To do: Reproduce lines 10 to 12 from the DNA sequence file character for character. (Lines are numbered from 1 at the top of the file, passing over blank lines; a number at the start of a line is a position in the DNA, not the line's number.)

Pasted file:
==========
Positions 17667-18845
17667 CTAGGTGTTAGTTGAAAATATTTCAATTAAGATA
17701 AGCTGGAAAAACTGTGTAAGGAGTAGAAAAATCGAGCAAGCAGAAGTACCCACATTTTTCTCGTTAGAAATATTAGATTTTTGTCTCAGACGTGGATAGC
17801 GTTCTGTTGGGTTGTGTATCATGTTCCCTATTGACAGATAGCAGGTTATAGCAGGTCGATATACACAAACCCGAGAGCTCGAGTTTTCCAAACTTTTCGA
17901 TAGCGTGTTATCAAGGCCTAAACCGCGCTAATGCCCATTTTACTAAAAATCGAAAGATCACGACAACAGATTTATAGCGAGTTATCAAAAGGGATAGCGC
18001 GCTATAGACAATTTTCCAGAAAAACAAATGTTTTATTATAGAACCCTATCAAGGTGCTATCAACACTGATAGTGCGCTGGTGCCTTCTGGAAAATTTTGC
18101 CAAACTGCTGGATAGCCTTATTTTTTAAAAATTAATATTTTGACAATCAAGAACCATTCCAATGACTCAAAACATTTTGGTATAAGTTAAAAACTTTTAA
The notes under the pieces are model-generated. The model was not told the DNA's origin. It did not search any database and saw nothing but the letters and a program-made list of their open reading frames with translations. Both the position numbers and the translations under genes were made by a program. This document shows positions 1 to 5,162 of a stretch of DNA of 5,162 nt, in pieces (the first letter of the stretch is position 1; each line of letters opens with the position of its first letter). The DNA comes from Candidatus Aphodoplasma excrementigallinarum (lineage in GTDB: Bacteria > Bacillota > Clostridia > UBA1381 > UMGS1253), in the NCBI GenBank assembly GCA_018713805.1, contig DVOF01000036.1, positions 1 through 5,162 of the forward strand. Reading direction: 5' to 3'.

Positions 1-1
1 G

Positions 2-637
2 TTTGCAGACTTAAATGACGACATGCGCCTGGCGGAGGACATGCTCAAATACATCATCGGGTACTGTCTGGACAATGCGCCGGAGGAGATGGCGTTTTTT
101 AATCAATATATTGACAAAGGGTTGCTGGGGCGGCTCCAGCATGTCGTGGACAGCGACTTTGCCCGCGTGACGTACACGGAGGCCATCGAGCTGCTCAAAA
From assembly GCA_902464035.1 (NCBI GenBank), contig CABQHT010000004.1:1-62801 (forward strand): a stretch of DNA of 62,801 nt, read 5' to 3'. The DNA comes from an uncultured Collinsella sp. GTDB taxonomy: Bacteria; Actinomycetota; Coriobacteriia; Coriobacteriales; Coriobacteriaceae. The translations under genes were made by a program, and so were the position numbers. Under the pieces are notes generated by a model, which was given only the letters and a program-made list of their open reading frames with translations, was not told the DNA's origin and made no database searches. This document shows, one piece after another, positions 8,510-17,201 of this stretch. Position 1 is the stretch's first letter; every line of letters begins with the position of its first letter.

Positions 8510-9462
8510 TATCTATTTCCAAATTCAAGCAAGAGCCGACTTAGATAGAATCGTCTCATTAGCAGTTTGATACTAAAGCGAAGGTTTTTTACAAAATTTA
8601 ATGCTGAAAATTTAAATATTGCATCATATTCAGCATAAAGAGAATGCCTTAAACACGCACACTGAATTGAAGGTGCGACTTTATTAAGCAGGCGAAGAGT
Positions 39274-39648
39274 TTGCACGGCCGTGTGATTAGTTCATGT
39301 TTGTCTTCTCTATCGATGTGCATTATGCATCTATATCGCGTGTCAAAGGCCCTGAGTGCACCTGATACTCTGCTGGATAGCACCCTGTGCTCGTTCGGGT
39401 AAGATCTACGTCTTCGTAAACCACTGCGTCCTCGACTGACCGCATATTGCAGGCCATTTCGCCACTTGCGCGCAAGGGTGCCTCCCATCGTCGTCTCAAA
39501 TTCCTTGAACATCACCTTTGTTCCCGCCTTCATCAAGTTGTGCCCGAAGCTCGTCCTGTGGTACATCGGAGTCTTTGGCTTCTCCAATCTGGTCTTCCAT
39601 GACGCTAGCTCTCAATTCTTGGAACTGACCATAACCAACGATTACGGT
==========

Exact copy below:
1 G

Positions 2-637
2 TTTGCAGACTTAAATGACGACATGCGCCTGGCGGAGGACATGCTCAAATACATCATCGGGTACTGTCTGGACAATGCGCCGGAGGAGATGGCGTTTTTT